December 9, 2016
Not sure where the image came from – it was uncredited on my timeline
They sold us the Kool-Aid and we bought it.
2016 was not a good year as the British biased image above displays. In fact, there are some notables missing and sadly probably one or two will go in the next few weeks.
The fact is, many things we hold near and dear to our hearts will be joining the exodus as this past year exhibited. Age and time will do that.
So with the advent season upon us, I feel no guilt to play the recently departed Greg Lake’s “I Believe in Father Christmas” video. A song he wrote to scold our people for allowing commercialism to leap into our lives, especially this time of year.
Although Lucky Man Lake was most well known for his guidance and initial contribution to the bands Emerson Lake and Palmer, and King Crimson, this was without a doubt, his best known recording as a single artist. A song he created with Pete Sinfield.
Greg Lake – I Believe in Father Christmas – 1974
YouTube post by Katalin Oberhauser
In spite of the quality of the sound, this next version is beyond special. Greg on his Martin and Ian Anderson playing his flute tenderly. It also displays the lyrics and I have to admit, I never really listened to (most of) the words to this song (pity) – they really bring the reality of the season and all the senses to life.
And the song is presented in a church, as it should (with 2 guitars) – all very effective in one of Christopher Wren’s architectural masterpieces: St Bride’s Church, Fleet Street. Joining Ian and Greg are David Arch: keyboards, Florian Opahle: acoustic guitar and the requisite church choir – recorded 2006 (it’s ok to clap at the end).
YT post by TarkusChristmas
How to play lesson by Shut Up & Play
In the words of Lake and Sinfield: To a ‘hopeful Christmas and a brave new year’.
RIP Greg Lake. RIP all of us.
December 8, 2016
Ah Québec. Land of my teenage years. I learned to drive there. I celebrated Noël there. I learned more than I care to share. Doing so many things right. And so many things wrong. I hope we all start righting our wrongs….acts of love. Reconciliation.
Language warning – not only are the following videos in French, it is colloquial Québécois complete with joual and strong accent (an accent evident in Manitoba, Ontario, NS, PEI, Nouveau Brunswick and other pockets of the country – with regional variations) versus l’accent Parisien .
Just after getting my driver’s license, I was driving home in Montréal after an ice storm. I turned the corner for the last few blocks home and a kid skated past me and continued down the icy street. C’est l’hiver à Montréal for sure!
Learning to drive on a steep, icy, Beaver Hill in Montréal :
There are numerous versions of this video online (some from a different vantage point complete with commentary) so not sure who gets credit for being the original – but not Shepherd
Paying tribute to the most beautiful Sapin laid de Montréal (a tree with its own Twitter account no less) :
Shirley Théroux réconforte le grand sapin laid de Montréal
yt post by le sac de chips
Chanson du jour :
Les Cowboys Frignants – Plus Rien – 2004
YouTube post by Romu Nordu
Mes Aïeux-2096 (chanson à boire) 2005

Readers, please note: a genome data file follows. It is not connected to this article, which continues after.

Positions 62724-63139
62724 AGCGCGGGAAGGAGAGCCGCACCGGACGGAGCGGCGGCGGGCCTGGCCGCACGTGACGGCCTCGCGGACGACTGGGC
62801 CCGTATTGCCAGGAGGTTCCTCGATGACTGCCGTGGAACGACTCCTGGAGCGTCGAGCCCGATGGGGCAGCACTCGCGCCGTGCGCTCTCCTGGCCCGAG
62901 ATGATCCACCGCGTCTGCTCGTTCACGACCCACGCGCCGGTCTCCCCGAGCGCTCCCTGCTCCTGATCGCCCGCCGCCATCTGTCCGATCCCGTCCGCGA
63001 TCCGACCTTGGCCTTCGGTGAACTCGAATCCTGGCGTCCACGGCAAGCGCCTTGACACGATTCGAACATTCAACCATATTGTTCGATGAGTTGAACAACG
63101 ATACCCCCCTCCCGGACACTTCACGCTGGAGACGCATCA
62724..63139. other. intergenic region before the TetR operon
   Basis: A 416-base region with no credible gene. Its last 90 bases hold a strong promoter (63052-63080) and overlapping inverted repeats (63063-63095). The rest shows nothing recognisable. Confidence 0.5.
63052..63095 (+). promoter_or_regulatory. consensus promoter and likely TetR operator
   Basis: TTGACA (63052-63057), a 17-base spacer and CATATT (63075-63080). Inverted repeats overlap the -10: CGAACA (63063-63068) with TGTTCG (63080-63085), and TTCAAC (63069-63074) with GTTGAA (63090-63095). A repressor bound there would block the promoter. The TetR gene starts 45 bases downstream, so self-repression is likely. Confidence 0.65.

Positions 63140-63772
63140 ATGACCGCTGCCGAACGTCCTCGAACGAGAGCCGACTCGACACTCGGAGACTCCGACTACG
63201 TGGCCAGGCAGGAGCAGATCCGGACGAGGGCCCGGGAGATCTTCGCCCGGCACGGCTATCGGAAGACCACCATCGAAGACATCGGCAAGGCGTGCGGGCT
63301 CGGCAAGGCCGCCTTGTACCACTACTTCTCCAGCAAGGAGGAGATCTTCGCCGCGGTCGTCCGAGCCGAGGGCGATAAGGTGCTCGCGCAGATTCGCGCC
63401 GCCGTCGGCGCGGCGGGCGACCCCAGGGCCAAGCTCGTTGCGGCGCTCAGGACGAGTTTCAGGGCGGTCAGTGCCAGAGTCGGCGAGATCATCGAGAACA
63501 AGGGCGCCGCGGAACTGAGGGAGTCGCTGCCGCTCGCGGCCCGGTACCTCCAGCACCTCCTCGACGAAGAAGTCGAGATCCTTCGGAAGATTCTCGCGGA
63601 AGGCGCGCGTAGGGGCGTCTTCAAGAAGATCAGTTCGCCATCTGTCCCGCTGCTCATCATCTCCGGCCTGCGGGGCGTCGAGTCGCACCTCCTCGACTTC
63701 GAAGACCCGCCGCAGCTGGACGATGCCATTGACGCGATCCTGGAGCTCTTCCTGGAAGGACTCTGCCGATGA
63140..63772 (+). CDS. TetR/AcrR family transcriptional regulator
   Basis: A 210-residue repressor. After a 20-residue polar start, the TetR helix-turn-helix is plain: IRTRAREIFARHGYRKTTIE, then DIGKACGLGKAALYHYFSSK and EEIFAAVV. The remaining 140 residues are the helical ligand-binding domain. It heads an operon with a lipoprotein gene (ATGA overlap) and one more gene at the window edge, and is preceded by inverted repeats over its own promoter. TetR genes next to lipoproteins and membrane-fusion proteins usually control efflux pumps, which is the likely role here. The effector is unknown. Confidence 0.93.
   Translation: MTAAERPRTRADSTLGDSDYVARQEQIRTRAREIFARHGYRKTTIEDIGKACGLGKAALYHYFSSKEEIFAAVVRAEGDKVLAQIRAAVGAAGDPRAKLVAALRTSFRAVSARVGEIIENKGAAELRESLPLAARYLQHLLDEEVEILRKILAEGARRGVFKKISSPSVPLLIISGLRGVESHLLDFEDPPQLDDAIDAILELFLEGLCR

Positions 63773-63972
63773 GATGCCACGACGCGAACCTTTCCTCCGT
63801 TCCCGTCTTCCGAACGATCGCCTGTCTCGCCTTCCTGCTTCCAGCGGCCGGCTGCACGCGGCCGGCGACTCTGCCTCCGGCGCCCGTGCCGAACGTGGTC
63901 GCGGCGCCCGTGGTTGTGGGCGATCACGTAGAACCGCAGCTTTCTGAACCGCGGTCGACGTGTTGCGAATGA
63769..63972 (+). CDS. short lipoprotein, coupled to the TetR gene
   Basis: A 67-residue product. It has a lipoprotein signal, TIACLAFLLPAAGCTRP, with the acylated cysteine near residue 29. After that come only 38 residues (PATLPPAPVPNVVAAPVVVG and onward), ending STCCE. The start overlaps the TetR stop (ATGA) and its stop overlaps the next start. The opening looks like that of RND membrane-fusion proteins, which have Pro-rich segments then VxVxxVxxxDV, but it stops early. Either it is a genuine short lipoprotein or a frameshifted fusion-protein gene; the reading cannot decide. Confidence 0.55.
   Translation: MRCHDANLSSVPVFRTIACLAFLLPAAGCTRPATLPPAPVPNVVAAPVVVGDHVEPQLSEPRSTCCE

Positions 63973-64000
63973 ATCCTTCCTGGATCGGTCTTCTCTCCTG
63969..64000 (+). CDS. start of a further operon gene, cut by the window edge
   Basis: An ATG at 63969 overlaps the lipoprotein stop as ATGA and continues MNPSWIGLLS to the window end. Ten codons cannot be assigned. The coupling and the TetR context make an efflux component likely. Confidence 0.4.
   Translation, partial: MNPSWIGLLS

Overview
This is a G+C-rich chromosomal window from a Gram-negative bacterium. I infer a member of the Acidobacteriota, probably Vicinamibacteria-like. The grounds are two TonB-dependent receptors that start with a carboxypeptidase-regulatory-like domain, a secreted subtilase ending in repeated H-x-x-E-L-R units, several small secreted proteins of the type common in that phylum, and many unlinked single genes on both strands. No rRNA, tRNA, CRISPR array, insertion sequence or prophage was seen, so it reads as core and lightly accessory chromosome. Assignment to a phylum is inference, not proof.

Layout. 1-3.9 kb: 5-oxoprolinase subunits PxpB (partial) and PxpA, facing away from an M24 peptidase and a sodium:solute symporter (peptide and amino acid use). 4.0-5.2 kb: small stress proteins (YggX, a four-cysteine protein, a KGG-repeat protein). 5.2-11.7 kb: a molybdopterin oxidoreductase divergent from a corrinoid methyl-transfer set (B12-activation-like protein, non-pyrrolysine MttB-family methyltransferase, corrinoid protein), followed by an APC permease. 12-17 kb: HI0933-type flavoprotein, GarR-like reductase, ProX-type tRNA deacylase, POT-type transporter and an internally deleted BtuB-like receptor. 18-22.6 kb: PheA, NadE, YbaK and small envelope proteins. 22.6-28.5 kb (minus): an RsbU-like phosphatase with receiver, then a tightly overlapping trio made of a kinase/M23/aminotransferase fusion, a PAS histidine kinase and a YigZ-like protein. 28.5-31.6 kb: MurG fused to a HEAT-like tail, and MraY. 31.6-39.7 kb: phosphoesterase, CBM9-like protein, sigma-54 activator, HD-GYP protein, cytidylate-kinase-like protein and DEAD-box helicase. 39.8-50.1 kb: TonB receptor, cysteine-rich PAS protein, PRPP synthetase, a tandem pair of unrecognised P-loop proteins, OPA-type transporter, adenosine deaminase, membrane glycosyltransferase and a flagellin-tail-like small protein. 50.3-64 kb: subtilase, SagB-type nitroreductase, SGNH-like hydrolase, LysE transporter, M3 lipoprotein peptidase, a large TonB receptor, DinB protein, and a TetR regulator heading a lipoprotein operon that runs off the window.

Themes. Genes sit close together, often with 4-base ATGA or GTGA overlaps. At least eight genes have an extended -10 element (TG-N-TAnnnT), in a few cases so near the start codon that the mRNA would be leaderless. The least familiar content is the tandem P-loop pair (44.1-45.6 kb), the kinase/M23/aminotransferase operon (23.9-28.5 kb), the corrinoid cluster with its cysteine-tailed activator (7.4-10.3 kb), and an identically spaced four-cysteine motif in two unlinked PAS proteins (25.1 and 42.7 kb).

yt post by holtzeke
December 7, 2016
This morning at Ramsden Park. No snow but no matter: the artificial outdoor rink is up and running…..err skating. And there’s another outdoor artificial rink a few minutes away in Rosedale. Goodness!
Now time for a little one on one with bro….I’ll have to remember to bring my skates on the plane next time.
A couple of weeks ago, Gordon Lightfoot played a show down Yonge at Massey Hall. You know the guy is well aged….and he still “has it”.
So what does an iconic song about the Canadian railway have in common with Canada’s favourite iconic pastime? Well, regardless of the good, bad and ugly sides of each, they both tie us all together quite nicely, thank-you very much.
The song Canadian Railroad Trilogy is iconically Canadian but Gordon Lightfoot himself is a Canadian icon. Many accolades and even songs have been written about the man who’s song writing captures the northern imagination.
Lightfoot wrote this song for a CBC special aired in January 1967 to commemorate Canada’s 100th birthday. Happy 150th in 2017 Canada!
Good song to play on the 12. You can choke it up to III if you want. D, G, D with A, then throw in a C and Em…embellish it here and there, figure out the timing and strumming pattern and you’re off!
yt post by tony blackhall
December 4, 2016
There are various examples of wild horses across this land.
Sable Island, in Nova Scotia is a spit of sand quite far off the southern coast of NS, that is home to five people, a few occasional research teams, a handful of tourists allowed to visit by the government and, of course, numerous feral horses. There aren’t many places like it left in the world. (link to video by Burning Canoe Productions)
Horses are also the subject of a variety of legends and stories on Turtle Island. My favourite is the story of “the white horse” whose spirit still roams the White Horse Plain just west of present day Winnipeg.
Link to a dated “colonial” piece (written in 1958 and you can tell) about the Blancho Diablo of Coteau de Festin (the legend of the White horse plain).
above: MHS image of White horse statue near St. François Xavier, Manitoba.
Well, Chicago is getting its first measurable snow today. And when I think of Chicago, I think of incredible music in all genres. Lately, I’ve been thinking a lot of this group and their strong vocal presence.
Birds of Chicago – Remember Wild Horses – Eddie Owen Presents
Recorded at the Red Clay Music Foundry, Duluth…Georgia 2015